She gazes at the unadorned white ceramic bowl, seeing it as a metaphor for the lives of long-dead ancestors, plainly dressed pacifist women who found ways to protect their farms and families during the chaos of the Civil War in the Shenandoah Valley. Kirsten Eve Beachy, a young Mennonite raised near Harrisonburg, learned about her feisty female ancestors when her grandmother told her family stories, often featuring her three-times-great aunt Mag Suter.
Aunt Mag is the one who, early in the war, stashed the family’s meager cash in a hole outside by the well. And it was she who used the bowl, really a Mennonite-crafted deep pie plate, to save the family’s dwindling supply of flour. When marauding soldiers came to the door demanding their flour, she persuaded them to eat a slice of fresh pie instead.
History is replete with stories of women keeping home fires tended and children fed while their men went off to war. The same was true for women in the Shenandoah Valley during the Civil War, where the hungry men of the two opposing armies chiseled away their food stores and carried off their livestock. For Mennonite and Brethren women in the valley, their survival during the conflict was often even more precarious, given their tradition of nonviolence and, in many cases, their continued support for the Union.
Beachy was fascinated by the spirited stories of these women of plain dress and pacifist beliefs, and she soon began interviewing members of other families, seeking clues about how the women had faced the challenges of war. Now a professor of visual and communication arts at Eastern Mennonite University in her hometown, Beachy earlier this month gave a presentation based on her research, “In Her Own Words: Civil War Stories of Brethren and Mennonite Women in the Shenandoah Valley,” to an audience of more than 60 at Willis Chapel, near Huntly.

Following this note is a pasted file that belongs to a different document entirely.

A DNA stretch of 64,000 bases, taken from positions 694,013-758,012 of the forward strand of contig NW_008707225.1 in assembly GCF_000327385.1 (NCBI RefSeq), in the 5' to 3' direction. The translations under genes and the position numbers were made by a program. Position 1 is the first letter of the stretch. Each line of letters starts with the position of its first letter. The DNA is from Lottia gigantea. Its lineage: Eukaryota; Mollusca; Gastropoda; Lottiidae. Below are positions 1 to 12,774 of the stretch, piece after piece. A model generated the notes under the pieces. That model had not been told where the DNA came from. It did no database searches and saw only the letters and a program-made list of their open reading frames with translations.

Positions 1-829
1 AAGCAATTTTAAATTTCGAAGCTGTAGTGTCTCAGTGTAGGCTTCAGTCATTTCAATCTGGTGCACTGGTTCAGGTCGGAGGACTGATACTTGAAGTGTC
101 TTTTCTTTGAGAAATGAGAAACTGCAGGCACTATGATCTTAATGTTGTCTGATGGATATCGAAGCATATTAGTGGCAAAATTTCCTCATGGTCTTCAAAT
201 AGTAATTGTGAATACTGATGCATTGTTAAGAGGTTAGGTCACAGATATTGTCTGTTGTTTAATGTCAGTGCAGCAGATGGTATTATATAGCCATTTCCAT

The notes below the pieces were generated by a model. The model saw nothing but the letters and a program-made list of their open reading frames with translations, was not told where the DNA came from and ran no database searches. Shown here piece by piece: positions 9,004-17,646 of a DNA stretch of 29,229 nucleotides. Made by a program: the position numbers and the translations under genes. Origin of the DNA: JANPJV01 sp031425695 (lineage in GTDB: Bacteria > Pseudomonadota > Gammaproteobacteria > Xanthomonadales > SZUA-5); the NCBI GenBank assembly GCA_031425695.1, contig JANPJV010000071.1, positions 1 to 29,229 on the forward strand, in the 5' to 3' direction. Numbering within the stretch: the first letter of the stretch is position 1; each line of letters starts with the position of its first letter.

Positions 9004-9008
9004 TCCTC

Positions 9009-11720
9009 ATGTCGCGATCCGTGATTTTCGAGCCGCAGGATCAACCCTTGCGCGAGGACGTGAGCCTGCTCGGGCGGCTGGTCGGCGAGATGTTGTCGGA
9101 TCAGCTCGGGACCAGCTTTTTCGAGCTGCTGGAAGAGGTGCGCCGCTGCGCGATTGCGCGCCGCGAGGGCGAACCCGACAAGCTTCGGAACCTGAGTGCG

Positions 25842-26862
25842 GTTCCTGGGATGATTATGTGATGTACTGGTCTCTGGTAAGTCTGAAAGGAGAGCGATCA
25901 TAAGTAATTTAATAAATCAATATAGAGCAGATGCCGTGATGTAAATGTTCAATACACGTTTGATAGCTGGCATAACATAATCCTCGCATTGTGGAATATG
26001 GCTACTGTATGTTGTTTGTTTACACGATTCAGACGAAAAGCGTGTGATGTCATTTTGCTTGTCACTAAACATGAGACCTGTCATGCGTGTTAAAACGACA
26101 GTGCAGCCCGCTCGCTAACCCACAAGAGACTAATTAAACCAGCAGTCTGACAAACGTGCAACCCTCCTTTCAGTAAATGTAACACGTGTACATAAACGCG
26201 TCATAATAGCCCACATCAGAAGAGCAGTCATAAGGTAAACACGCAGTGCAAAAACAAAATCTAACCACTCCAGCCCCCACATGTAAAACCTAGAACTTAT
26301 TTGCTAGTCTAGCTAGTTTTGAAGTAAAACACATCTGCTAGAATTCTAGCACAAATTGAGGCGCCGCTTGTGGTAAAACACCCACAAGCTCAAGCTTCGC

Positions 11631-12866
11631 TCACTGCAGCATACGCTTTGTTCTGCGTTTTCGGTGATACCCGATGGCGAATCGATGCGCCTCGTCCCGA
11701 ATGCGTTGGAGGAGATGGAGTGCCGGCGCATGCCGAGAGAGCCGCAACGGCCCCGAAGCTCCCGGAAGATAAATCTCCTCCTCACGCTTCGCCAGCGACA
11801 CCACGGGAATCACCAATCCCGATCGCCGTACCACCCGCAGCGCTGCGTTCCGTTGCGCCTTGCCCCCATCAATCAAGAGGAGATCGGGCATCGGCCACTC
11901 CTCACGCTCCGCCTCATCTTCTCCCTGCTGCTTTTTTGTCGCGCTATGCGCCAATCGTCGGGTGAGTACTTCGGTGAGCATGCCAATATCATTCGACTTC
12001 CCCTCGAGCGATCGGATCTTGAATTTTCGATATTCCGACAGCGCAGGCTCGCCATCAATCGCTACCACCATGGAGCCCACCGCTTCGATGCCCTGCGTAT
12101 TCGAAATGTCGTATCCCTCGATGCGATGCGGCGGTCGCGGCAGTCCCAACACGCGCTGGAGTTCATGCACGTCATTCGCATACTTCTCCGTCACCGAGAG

Her talk sponsored by the Rappahannock Historical Society, Beachy started off by saying she was a “storyteller, not a historian or a student of Civil War history.” She then briefly told the history of these “dunkard” congregations, so called because they believed in adult baptism and often used a pivoting, cantilevered chair to fully “dunk” the congregant. Escaping persecution in Europe, they first arrived in Pennsylvania before the revolution. Soon afterward, some moved into Virginia’s Shenandoah Valley, settling principally in Rockingham and Augusta counties.
Her quest for stories soon extended beyond local sources, and, among other documents, she found a rich trove of first-person accounts in testimony related to the Southern Claims Commission. These affidavits were used by Unionist families who had lived in the Confederacy to request reimbursement by the federal government for foodstuffs and livestock taken by Northern troops during the war. Thanks to the document, she realized that troubles for her pacifist ancestors began long before the first shot was fired.
Brethren and Mennonite churches had long taken clear stands against slavery, Beachy explained. However, some dunkard churches became divided as the issue tore the nation apart. It wasn’t long before Southerners were called to vote on secession, and, because voting at that time was not secret, one’s stand was soon known by everyone in the area.